Mr. Kerry:  Thank you.

India Today:  Thank you very much.

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    This Capsule—named for its 2-page format—draws from a number of GAO reports to provide examples of how the federal government and states have used Medicaid during pandemics, economic recessions, natural disasters, and other crises. In this Capsule, GAO cites policy considerations and reiterates a recommendation to Congress. For more information, contact Carolyn L. Yocom at (202) 512-7114 or yocomc@gao.gov.
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  • Federal Oil and Gas Revenue: Actions Needed to Improve BLM’s Royalty Relief Policy
    In U.S GAO News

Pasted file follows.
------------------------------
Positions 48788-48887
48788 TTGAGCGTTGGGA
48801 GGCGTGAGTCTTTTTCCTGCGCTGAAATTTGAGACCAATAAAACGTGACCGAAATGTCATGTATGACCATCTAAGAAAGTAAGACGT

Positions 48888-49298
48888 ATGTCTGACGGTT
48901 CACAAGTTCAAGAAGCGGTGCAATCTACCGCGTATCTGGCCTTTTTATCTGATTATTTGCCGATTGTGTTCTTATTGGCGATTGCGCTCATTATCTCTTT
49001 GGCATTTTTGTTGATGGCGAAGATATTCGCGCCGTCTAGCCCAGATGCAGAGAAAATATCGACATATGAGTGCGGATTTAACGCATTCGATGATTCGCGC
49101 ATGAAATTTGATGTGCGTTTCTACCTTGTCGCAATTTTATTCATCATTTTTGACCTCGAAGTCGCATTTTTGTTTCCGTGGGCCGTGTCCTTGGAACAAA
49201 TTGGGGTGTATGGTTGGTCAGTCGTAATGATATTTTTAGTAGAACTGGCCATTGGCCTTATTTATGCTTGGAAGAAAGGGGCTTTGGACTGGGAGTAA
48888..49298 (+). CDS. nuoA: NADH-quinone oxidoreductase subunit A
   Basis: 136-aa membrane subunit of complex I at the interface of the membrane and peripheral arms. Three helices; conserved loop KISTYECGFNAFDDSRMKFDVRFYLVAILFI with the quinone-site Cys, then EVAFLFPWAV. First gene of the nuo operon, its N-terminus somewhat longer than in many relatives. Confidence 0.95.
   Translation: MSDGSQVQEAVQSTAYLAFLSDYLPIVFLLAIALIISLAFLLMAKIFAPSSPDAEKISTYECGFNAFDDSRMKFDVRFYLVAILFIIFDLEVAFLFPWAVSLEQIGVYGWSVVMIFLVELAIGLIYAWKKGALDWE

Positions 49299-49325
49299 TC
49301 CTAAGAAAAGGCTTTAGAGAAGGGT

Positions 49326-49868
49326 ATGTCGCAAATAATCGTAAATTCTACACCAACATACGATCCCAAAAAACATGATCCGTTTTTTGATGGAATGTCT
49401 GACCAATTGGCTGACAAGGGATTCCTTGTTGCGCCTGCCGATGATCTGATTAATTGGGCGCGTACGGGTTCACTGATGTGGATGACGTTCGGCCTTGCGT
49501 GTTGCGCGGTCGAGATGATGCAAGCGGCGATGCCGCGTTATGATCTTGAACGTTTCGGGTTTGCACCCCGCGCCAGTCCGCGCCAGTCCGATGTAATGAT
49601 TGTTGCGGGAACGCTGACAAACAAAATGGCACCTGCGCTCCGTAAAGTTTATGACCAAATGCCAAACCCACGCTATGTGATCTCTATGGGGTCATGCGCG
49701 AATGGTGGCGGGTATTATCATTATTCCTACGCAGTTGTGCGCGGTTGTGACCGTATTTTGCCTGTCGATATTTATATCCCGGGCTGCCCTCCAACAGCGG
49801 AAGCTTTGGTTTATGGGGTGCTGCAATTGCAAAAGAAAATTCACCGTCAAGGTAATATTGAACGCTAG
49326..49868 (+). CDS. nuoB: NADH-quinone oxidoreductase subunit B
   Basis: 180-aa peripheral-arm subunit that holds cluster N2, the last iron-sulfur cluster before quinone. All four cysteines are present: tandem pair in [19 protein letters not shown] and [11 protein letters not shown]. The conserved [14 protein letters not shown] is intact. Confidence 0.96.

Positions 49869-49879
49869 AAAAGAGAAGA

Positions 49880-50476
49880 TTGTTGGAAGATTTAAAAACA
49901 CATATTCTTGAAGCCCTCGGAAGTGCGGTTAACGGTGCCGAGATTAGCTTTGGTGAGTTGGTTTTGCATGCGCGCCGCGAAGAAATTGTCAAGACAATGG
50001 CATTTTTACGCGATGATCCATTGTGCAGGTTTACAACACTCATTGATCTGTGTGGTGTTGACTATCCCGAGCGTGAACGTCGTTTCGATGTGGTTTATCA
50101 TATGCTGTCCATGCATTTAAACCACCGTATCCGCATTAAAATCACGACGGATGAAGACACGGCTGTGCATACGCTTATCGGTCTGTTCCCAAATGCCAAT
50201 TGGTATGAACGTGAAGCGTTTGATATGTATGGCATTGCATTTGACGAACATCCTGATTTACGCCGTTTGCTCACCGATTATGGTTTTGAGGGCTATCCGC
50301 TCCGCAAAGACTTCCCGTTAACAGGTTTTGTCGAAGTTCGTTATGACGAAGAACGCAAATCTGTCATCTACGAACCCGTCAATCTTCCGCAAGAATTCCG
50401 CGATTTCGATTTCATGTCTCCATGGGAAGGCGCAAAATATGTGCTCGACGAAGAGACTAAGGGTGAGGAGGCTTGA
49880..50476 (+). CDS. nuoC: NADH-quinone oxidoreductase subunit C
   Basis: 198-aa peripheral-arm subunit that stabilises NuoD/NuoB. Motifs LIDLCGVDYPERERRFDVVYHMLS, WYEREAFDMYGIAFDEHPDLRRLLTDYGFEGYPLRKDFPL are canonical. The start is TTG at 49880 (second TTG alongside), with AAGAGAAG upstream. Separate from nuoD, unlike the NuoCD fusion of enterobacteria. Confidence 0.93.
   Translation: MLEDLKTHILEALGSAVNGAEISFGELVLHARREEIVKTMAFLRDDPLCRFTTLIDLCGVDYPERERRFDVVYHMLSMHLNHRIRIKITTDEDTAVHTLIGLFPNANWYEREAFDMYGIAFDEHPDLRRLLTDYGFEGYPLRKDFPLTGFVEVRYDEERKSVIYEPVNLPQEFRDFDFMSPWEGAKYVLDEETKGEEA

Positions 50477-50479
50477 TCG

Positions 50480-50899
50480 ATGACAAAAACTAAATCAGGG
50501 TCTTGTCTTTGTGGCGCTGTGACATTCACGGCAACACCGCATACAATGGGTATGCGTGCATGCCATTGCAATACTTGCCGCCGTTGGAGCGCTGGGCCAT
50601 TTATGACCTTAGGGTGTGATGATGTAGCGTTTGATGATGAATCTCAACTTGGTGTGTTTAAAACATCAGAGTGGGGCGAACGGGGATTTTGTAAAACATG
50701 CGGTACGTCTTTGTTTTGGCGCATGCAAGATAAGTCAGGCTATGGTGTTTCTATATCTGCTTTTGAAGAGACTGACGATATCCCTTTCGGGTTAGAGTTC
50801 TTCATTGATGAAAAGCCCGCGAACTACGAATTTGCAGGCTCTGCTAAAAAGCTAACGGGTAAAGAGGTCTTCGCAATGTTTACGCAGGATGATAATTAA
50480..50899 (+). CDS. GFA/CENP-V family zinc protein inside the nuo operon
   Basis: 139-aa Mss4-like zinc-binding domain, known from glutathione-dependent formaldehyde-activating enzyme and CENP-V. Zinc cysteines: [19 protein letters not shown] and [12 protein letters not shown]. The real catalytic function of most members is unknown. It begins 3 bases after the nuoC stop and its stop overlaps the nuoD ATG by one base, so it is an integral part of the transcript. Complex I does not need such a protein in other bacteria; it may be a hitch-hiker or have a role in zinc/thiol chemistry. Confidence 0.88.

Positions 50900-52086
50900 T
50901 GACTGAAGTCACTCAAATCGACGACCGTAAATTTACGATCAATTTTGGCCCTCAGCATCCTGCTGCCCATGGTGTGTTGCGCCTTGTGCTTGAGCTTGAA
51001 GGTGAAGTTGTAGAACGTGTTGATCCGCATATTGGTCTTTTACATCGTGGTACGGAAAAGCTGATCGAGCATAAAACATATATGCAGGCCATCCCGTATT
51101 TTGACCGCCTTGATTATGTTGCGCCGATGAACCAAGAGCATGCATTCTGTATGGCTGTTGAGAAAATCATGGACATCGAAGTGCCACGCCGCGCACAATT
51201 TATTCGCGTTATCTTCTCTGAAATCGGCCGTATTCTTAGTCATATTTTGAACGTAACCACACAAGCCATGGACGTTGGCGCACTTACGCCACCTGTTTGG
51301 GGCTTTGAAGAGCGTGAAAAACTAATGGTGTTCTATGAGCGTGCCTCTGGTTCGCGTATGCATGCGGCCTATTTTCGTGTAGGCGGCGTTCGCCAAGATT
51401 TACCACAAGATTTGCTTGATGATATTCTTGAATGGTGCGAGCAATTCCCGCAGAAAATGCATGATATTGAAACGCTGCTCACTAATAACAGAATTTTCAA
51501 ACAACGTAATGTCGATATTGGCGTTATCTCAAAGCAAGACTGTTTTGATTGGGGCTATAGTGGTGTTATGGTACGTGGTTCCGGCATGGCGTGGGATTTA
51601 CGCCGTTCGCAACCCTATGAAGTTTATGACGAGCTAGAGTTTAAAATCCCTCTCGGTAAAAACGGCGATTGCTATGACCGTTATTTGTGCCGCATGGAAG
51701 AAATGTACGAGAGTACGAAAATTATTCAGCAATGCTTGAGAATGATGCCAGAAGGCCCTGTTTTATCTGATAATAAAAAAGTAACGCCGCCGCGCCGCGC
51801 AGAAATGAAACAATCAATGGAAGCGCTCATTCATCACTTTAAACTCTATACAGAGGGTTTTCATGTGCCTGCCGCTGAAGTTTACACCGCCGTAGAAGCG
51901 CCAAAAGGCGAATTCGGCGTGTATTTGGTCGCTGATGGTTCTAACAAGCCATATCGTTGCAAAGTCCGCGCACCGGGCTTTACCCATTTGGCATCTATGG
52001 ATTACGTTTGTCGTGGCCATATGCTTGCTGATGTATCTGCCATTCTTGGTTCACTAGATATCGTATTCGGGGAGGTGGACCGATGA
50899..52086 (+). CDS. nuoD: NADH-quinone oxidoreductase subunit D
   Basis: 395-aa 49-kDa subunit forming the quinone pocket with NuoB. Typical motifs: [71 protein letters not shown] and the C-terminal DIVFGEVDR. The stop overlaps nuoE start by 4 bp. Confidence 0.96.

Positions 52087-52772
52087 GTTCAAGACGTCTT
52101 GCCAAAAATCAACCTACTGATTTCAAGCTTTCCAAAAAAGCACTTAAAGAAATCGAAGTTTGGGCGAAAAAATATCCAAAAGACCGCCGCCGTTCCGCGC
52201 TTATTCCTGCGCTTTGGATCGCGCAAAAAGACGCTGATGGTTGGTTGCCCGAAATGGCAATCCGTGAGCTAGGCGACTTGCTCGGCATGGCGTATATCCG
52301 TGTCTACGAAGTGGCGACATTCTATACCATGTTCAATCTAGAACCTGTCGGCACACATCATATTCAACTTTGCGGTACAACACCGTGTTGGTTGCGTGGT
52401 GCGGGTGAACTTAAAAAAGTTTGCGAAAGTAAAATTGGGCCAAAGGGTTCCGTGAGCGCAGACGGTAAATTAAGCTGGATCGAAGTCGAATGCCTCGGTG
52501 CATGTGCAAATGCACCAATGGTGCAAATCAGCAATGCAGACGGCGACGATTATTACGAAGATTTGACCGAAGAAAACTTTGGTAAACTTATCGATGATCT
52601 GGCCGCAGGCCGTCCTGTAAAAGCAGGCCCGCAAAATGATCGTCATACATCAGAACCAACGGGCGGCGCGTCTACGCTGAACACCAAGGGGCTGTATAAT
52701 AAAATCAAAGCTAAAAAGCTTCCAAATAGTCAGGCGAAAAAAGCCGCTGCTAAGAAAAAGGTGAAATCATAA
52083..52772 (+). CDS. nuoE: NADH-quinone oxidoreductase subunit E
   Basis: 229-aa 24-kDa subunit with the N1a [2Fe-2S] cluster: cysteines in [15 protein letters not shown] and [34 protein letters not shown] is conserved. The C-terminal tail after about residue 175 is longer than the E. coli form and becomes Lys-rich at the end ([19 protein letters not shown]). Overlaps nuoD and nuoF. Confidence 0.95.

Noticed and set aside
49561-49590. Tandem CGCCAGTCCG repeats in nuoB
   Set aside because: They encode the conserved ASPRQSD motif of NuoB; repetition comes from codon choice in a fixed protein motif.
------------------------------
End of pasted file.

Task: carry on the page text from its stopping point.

In reaction to falling domestic oil prices due to the COVID-19 pandemic, the Bureau of Land Management (BLM) developed a temporary policy in spring 2020 for oil and gas royalty relief. The policy aimed to prevent oil and gas wells from being shut down in way that could lead to permanent losses of recoverable oil and gas. During March through June 2020, BLM gave companies the opportunity to apply for a reduction in the royalty rates for certain oil and gas leases on federal lands. BLM approved reductions from 12.5 percent of total revenue on oil and gas sold from those leases to an average of less than 1 percent for a period of 60 days. However, BLM did not establish in advance that royalty relief was needed to keep applicants' wells operating, according to BLM officials. BLM also did not assess the extent to which the temporary policy kept oil and gas companies from shutting down their wells or the amount of royalty revenues forgone by the federal government. By evaluating the extent to which the policy met BLM's objective of preventing unrecoverable loss of oil and gas resources–and likely costs, such as forgone revenues—BLM could better inform its decisions about granting royalty relief that provides a fair return to the government, should the agency decide to consider such relief in the future. BLM officials told GAO that BLM state offices implementing the temporary policy for royalty relief made inconsistent decisions about approving applications for relief because the temporary policy did not supply sufficient detail to facilitate uniform decision-making. The officials added that their state offices did not have recent experience in processing applications for oil and gas royalty relief. Several of the officials had never received or processed royalty relief applications. In addition, GAO found that ongoing guidance for processing royalty relief decisions—within BLM's Fees, Rentals and Royalties Handbook , last revised in 1995—also does not contain sufficient instructions for approving royalty relief. For example, the handbook does not address whether to approve applications in cases where the lease would continue to be uneconomic, even after royalty relief. As a result, some companies that applied for royalty relief were treated differently, depending on how BLM officials in their state interpreted the policy and guidance. In particular, officials from two state offices told GAO they denied royalty relief to applicants because the applicants could not prove that royalty relief would enable their leases to operate profitably. However, two other state offices approved royalty relief in such cases. The fifth state office denied both of the applications it received for other reasons. BLM's existing royalty relief guidance did not address this issue, and BLM's temporary policy did not supply sufficient detail to facilitate uniform decision-making in these situations. BLM's directives manual states that BLM should provide BLM employees with authoritative instructions and information to implement BLM programs and support activities. Until BLM updates the royalty relief guidance, BLM cannot ensure that future relief decisions will be made efficiently and equitably across the states and provide a fair return to the federal government. BLM manages the federal government's onshore oil and gas program with the goals of facilitating safe and responsible energy development while providing a fair return for the American taxpayer. In April 2020, oil and gas producers faced financial challenges from a drop in demand for oil during the COVID-19 pandemic. If oil and gas prices decline, it places financial stress on oil and gas companies, thereby increasing bankruptcies and the risk of wells being shut down. BLM developed a temporary policy to provide oil and gas companies relief from royalties that they owe to the federal government when they sell oil and gas produced on federal lands. This testimony discusses (1) BLM's development of the temporary policy for royalty relief and what is known about the policy's effects, and (2) BLM's implementation of this policy across relevant states. To do this work, GAO reviewed BLM documents; analyzed royalty data; and interviewed BLM officials from headquarters and the five BLM state offices with jurisdiction over states that account for 94 percent of royalties from oil and gas production on federal lands. GAO is making two recommendations. BLM should (1) evaluate the effects of its temporary royalty relief policy and use the results to inform its ongoing royalty relief program, and (2) update its guidance to provide consistent policies for royalty relief.  For more information, contact Frank Rusco at (202) 512-3841 or ruscof@gao.gov.